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Mrs. BLACKBURN. Madam President, this past Sunday, hundreds of thousands of protesters filled the streets of Hong Kong to remind Beijing that totalitarianism will no longer go unchallenged.
I was reading a New York Times article about this protest when I came across a particularly striking quote. When asked why she had taken to the streets, a 24-year-old biology researcher named Alice said:
We want Hong Kong to continue being Hong Kong. We don't want to become like China.
Hong Kong Protest, Largest in Weeks, Stretches Several Miles (By Javier C. Hernandez and Elaine Yu)
Hong Kong.--Hundreds of thousands of protesters, basking in a recent election victory by Hong Kong's pro-democracy camp, poured onto the city's streets on Sunday in one of the largest marches in weeks to pressure the government to meet demands for greater civil liberties.
The huge turnout was a reminder to China's leader, Xi Jinping, that the monthslong campaign against his authoritarian policies still had broad support in Hong Kong despite a weakening economy and increasingly violent clashes between protesters and the police.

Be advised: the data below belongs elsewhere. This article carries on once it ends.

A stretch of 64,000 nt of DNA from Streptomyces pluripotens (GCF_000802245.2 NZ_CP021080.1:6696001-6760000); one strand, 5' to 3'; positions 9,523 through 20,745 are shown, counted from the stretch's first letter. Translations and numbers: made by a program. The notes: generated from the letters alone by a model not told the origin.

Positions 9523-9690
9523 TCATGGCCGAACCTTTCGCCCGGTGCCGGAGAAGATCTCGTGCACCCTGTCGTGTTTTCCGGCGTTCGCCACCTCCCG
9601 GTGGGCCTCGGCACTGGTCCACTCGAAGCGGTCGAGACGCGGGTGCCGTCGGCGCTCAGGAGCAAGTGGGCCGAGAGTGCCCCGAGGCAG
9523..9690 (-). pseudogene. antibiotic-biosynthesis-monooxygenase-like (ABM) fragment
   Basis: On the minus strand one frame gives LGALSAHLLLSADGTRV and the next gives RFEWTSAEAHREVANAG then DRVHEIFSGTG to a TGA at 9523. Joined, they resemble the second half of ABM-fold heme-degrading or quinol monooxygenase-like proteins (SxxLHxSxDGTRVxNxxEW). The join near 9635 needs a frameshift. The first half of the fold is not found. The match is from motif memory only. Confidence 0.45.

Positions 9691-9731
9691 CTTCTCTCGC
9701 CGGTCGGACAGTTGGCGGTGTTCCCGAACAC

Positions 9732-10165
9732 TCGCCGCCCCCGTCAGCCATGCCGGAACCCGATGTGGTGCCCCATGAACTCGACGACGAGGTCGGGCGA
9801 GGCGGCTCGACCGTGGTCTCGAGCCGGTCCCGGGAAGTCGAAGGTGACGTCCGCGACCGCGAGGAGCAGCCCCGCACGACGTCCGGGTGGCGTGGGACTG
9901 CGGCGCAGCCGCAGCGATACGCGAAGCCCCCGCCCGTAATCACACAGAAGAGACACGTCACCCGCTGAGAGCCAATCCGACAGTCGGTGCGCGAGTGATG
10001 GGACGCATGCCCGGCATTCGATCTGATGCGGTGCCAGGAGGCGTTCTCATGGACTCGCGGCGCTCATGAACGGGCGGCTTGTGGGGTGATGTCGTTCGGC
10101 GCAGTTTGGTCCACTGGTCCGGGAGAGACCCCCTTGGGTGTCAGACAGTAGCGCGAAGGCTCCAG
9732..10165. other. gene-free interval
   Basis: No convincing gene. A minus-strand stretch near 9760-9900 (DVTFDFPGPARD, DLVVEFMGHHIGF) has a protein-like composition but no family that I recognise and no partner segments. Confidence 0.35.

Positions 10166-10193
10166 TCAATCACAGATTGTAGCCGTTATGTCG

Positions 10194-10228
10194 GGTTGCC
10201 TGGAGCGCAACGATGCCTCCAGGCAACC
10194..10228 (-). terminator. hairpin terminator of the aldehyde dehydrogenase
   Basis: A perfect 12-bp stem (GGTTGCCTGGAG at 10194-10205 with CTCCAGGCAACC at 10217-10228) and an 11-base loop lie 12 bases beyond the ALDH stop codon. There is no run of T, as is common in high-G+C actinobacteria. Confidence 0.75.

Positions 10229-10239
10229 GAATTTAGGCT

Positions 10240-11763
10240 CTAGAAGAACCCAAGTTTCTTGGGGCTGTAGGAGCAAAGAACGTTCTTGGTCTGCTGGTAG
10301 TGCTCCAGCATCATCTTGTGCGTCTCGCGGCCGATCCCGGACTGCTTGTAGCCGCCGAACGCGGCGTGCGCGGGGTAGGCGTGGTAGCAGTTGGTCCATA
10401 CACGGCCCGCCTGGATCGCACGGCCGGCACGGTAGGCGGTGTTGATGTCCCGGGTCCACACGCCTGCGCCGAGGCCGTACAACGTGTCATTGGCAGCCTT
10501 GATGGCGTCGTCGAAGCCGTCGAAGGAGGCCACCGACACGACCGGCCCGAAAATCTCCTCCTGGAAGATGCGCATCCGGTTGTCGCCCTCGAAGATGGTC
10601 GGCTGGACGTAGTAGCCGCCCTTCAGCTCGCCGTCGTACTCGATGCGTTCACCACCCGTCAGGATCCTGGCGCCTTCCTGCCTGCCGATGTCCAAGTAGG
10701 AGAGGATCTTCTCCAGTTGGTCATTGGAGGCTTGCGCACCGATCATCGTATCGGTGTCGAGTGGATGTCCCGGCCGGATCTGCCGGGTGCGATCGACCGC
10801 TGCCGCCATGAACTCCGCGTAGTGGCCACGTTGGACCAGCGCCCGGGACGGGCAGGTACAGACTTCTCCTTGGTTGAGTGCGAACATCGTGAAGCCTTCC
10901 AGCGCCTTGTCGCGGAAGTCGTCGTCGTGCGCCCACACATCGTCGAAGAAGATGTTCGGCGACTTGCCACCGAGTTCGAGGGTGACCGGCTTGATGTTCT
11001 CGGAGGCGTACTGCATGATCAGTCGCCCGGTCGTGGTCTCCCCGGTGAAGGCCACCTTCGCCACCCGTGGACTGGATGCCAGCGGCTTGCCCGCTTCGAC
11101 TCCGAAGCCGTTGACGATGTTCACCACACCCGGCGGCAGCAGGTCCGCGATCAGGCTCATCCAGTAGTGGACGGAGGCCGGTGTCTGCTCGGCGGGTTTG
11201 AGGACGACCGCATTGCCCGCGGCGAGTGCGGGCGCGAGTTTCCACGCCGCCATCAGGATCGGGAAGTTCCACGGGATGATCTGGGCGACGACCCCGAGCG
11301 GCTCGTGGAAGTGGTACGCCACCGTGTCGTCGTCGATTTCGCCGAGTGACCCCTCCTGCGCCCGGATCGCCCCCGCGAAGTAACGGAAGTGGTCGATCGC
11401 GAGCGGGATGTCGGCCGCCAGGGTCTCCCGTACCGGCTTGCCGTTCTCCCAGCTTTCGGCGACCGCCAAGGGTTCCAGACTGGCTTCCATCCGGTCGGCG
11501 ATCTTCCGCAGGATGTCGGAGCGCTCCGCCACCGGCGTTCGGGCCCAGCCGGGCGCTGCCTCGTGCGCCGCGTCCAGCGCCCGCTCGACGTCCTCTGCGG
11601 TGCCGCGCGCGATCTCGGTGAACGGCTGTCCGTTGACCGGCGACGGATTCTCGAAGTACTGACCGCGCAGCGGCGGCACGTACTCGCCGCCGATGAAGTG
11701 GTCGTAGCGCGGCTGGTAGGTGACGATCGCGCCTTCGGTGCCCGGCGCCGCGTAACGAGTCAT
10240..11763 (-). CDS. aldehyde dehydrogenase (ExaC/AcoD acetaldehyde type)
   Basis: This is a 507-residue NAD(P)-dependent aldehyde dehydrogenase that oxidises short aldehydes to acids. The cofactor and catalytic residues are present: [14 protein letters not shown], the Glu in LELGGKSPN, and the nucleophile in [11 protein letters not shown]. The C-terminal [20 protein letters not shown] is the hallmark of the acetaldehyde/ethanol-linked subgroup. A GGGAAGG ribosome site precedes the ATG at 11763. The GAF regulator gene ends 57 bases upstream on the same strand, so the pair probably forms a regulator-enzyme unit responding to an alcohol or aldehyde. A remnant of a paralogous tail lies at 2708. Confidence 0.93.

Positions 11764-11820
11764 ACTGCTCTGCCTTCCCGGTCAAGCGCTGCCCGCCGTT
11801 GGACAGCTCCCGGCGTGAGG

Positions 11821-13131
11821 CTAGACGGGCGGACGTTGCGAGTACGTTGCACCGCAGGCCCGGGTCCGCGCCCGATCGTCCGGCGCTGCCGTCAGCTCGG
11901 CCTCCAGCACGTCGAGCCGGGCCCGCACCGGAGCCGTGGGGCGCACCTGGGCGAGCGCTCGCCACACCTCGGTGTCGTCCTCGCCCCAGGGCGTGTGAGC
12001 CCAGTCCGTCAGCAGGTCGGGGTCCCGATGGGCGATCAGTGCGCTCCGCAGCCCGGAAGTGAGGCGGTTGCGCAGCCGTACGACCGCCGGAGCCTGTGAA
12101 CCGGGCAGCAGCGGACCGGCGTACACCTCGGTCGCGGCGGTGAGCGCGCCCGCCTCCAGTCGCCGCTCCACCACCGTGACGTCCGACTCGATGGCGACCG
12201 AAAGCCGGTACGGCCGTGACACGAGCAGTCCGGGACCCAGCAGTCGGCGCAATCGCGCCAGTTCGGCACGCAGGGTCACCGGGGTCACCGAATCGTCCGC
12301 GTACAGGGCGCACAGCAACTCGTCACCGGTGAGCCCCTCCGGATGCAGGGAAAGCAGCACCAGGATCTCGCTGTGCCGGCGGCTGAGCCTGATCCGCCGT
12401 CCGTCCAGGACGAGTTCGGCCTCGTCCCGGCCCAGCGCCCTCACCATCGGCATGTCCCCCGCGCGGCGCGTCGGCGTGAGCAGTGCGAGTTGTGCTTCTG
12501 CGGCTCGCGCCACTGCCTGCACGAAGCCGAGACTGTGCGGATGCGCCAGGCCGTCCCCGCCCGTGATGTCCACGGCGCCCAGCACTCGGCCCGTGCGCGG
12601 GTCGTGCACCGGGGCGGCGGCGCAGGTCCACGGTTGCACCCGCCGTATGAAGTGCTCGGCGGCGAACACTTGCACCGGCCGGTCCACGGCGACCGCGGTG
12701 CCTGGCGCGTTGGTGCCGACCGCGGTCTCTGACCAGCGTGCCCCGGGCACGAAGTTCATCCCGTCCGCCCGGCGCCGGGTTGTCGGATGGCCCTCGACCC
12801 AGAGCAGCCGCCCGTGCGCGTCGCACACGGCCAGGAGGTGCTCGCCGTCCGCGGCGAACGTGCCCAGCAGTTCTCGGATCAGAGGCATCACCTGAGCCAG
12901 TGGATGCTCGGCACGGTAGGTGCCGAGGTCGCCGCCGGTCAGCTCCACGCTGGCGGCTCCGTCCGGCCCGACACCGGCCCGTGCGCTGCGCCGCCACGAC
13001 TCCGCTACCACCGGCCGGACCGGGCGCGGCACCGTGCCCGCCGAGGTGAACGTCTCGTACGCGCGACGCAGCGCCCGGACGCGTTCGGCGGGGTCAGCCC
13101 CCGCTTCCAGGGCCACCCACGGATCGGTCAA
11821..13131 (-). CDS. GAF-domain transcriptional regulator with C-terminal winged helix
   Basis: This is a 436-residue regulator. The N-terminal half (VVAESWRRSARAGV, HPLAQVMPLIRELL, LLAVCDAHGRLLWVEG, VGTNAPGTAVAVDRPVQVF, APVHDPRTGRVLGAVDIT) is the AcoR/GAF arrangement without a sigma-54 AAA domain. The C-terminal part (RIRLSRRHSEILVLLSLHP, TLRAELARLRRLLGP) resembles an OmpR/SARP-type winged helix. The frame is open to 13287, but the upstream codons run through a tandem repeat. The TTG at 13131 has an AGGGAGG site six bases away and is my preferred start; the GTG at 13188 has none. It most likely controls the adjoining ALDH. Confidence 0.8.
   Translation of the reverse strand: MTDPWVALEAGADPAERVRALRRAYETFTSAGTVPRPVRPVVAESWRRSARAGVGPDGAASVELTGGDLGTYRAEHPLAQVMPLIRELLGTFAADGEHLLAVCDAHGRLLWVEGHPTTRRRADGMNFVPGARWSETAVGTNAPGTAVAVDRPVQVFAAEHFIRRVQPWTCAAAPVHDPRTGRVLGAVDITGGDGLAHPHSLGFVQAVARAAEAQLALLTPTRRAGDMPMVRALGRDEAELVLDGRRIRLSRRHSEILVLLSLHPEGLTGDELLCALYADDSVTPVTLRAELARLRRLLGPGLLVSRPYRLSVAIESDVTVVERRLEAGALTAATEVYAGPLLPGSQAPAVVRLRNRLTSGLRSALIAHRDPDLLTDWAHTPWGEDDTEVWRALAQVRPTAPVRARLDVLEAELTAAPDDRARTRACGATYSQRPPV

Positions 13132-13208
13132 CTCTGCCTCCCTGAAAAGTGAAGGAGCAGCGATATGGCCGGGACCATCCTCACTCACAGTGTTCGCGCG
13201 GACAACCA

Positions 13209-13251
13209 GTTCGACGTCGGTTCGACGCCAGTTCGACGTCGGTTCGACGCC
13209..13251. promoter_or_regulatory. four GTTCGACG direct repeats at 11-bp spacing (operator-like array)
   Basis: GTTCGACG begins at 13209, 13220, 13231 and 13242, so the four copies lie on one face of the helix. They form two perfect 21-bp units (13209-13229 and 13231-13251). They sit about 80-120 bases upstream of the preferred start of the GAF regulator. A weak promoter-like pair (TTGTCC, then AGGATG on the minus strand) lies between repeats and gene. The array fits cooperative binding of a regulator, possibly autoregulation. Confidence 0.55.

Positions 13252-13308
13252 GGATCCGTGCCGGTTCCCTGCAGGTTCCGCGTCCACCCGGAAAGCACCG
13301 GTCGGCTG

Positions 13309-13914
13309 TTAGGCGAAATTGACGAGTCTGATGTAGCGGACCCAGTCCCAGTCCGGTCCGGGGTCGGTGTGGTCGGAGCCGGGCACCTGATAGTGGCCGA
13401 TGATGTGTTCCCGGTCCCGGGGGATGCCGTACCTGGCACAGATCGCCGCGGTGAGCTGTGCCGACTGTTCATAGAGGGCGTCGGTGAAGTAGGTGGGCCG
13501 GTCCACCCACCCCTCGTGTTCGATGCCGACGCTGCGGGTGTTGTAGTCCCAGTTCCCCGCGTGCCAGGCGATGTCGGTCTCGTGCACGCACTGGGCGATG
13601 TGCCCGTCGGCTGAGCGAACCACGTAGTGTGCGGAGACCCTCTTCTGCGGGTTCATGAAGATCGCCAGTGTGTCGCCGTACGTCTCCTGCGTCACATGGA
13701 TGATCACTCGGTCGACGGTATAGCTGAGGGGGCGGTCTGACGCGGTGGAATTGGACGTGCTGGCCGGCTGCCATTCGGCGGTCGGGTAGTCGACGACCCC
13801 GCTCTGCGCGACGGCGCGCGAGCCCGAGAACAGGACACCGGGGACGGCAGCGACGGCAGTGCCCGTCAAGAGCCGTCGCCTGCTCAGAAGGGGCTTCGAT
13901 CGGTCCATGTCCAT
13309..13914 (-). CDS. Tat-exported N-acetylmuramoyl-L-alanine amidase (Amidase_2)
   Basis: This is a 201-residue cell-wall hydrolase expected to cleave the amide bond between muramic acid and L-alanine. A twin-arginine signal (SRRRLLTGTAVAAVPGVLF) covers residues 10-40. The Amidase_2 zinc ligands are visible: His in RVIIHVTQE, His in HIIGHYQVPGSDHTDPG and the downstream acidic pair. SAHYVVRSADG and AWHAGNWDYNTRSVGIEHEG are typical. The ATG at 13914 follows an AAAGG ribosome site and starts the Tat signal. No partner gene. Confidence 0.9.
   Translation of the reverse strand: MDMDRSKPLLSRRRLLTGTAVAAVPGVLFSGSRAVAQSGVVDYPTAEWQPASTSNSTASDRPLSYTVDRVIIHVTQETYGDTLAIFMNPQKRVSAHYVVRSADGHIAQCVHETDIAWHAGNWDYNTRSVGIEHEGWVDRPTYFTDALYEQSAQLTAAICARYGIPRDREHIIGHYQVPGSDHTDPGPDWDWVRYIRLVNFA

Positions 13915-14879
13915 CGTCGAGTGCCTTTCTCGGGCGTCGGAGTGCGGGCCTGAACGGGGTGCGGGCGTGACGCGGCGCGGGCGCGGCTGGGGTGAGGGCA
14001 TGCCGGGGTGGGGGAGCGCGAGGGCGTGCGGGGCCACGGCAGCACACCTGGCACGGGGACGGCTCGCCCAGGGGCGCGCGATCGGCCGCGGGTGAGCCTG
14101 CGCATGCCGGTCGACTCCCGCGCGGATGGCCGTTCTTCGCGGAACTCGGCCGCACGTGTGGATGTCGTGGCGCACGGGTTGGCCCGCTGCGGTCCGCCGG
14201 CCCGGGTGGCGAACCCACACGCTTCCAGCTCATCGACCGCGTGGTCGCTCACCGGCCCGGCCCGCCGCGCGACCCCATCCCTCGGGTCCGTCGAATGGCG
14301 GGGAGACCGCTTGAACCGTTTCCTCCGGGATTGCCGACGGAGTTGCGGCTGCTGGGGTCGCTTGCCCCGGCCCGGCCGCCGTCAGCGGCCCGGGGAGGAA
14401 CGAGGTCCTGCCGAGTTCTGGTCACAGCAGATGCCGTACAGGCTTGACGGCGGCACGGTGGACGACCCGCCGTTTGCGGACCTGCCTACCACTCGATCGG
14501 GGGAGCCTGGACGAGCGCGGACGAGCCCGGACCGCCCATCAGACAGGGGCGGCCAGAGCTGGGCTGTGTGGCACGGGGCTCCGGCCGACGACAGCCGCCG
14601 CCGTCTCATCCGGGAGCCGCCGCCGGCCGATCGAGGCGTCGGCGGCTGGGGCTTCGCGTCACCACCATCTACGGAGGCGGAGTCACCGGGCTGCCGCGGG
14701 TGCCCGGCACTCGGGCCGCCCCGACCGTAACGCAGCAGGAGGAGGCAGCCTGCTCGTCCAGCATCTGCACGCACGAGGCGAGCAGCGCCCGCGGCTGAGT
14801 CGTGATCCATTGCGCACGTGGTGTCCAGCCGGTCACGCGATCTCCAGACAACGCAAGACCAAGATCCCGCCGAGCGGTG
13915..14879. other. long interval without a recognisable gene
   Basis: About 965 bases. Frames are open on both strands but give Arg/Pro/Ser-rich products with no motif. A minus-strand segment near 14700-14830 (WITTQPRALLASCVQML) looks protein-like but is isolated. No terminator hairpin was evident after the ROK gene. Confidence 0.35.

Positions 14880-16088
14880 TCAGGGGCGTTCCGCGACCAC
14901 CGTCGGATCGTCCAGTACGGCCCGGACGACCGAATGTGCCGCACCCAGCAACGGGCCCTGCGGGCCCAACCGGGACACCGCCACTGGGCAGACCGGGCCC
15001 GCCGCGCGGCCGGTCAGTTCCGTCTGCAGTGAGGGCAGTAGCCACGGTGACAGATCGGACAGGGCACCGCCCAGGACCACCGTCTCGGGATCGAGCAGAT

Tensions in Hong Kong, a semiautonomous territory, had eased somewhat in recent days, after pro-democracy advocates won a stunning victory in local elections two weeks ago, giving new hope to the movement.
On Sunday, demonstrators returned in force, packing city streets to denounce Mr. Xi's government, rail against police brutality and reiterate demands for greater civil liberties, including universal suffrage. They beat drums, sang protest anthems and chanted, ``Fight for freedom.'' Though the march was largely peaceful, some demonstrators vandalized shops and restaurants and lit a fire outside the high court.
``We want Hong Kong to continue being Hong Kong,'' said Alice Wong, 24, a biology researcher who stood among protesters gathered at Victoria Park. ``We don't want to become like China.''
As many as 800,000 people attended the march, according to Civil Human Rights Front, an advocacy group that organized the gathering.
The mood at the march was relaxed, with people taking selfies against a backdrop of the vast crowds. Children, some dressed in black, marched with their parents, holding hands as they shouted, ``Stand with Hong Kong!''
A sea of protesters, spread across several miles, filled major thoroughfares as they moved between towering skyscrapers. In some areas, there were so many people that the crowds moved at a snail's pace and spilled into adjacent alleys. Some small businesses encouraged the turnout by promising giveaways if more than one million people joined the march.